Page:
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PLoS Genet. 2013 Jun;9(6):e1003536. doi: 10.1371/journal.pgen.1003536. Epub 2013 Jun 6.

Mutations in CERS3 cause autosomal recessive congenital ichthyosis in humans.

Author information

  • 1Institute for Human Genetics, University Medical Center Freiburg, Freiburg, Germany.

Erratum in

  • PLoS Genet. 2013 Jun;9(6): doi/10.1371/annotation/df5af830-8e1d-495a-a206-f881ed85e7fe.

Abstract

Autosomal recessive congenital ichthyosis (ARCI) is a rare genetic disorder of the skin characterized by abnormal desquamation over the whole body. In this study we report four patients from three consanguineous Tunisian families with skin, eye, heart, and skeletal anomalies, who harbor a homozygous contiguous gene deletion syndrome on chromosome 15q26.3. Genome-wide SNP-genotyping revealed a homozygous region in all affected individuals, including the same microdeletion that partially affects two coding genes (ADAMTS17, CERS3) and abolishes a sequence for a long non-coding RNA (FLJ42289). Whereas mutations in ADAMTS17 have recently been identified in autosomal recessive Weill-Marchesani-like syndrome in humans and dogs presenting with ophthalmologic, cardiac, and skeletal abnormalities, no disease associations have been described for CERS3 (ceramide synthase 3) and FLJ42289 so far. However, analysis of additional patients with non-syndromic ARCI revealed a splice site mutation in CERS3 indicating that a defect in ceramide synthesis is causative for the present skin phenotype of our patients. Functional analysis of patient skin and in vitro differentiated keratinocytes demonstrated that mutations in CERS3 lead to a disturbed sphingolipid profile with reduced levels of epidermis-specific very long-chain ceramides that interferes with epidermal differentiation. Taken together, these data present a novel pathway involved in ARCI development and, moreover, provide the first evidence that CERS3 plays an essential role in human sphingolipid metabolism for the maintenance of epidermal lipid homeostasis.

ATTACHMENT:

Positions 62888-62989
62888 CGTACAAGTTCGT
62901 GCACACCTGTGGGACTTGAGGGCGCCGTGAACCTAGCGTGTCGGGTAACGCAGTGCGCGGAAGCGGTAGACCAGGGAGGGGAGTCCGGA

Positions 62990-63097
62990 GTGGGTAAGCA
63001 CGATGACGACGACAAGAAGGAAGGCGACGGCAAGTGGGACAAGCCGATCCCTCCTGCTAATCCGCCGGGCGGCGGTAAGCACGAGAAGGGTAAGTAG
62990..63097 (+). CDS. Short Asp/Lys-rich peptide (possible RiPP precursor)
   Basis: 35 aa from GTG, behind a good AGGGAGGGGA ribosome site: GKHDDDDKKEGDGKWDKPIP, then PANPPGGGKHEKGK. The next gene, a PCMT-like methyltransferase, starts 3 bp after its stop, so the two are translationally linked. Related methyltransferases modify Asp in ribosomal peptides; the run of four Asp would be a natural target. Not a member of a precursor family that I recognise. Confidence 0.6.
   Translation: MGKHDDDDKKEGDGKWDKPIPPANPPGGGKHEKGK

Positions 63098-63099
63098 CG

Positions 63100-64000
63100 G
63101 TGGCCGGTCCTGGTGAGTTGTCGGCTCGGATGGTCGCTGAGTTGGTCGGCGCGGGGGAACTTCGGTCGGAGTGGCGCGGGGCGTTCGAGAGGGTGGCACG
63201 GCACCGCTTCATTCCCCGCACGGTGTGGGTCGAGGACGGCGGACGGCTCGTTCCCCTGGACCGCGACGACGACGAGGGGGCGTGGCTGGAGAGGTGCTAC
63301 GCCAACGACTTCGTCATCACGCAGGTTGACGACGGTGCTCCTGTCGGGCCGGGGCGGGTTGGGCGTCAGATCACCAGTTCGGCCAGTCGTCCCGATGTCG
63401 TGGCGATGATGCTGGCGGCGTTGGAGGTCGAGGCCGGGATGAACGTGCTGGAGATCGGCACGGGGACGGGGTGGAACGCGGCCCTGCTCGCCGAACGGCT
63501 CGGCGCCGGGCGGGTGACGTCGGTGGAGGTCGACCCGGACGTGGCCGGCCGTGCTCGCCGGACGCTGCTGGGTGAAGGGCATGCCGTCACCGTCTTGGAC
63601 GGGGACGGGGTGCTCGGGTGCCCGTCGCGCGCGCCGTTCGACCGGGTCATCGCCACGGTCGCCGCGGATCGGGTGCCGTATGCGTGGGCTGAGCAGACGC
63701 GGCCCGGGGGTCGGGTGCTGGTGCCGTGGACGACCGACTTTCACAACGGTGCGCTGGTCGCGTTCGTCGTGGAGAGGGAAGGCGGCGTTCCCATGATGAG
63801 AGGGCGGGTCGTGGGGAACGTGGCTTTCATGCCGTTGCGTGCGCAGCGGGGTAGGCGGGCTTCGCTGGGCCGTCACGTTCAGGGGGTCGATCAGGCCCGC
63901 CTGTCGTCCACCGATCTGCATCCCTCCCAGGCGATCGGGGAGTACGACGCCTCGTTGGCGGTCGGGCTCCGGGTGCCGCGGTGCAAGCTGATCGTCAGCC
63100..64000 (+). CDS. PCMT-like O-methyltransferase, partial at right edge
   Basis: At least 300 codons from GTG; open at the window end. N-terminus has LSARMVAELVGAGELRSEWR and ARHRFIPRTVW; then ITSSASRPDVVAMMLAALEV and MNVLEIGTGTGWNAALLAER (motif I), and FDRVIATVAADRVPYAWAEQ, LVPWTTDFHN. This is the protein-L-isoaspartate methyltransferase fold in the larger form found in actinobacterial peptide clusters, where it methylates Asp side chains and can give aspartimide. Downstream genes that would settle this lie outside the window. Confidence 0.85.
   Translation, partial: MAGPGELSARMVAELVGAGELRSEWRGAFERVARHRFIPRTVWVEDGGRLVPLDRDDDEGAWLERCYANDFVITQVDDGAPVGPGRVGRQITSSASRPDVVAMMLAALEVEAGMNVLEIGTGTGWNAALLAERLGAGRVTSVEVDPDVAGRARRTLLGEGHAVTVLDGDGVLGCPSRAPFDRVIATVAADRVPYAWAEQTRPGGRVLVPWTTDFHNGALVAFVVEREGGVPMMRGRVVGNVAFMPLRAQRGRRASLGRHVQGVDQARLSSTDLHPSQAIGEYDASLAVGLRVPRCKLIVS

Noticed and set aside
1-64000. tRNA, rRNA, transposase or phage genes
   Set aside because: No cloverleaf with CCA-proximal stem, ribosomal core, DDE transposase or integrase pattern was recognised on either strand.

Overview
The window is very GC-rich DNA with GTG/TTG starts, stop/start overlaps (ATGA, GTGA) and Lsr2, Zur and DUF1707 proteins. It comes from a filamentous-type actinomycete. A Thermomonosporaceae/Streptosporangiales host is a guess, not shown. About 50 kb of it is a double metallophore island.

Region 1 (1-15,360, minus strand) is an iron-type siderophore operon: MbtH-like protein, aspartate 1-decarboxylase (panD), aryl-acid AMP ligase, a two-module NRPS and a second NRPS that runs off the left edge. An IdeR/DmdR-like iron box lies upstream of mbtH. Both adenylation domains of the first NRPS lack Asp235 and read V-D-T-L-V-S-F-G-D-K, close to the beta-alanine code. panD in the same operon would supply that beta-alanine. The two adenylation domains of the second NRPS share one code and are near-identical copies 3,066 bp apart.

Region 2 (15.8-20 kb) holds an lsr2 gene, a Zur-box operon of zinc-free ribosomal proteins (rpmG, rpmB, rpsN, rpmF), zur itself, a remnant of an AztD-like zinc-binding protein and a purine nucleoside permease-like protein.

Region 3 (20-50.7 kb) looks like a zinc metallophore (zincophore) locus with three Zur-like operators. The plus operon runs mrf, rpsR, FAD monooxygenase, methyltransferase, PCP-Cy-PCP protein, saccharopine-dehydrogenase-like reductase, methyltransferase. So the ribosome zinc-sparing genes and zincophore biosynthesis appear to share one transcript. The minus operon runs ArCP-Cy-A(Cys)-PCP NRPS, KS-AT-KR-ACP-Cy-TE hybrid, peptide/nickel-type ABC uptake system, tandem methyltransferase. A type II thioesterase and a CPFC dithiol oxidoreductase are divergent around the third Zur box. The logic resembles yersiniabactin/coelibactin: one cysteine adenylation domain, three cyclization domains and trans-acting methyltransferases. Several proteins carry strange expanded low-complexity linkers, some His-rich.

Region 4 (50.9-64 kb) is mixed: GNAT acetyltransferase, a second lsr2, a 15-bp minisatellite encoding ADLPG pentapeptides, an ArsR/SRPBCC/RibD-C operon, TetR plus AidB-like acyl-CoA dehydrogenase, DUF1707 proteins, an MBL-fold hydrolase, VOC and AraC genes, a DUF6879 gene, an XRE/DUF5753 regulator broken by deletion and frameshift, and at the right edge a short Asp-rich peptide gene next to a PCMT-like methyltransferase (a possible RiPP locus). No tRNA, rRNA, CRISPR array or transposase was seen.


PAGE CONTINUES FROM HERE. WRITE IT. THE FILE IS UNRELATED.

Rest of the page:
PMID:
23754960
[PubMed - indexed for MEDLINE]
PMCID:
PMC3675029
Free PMC Article

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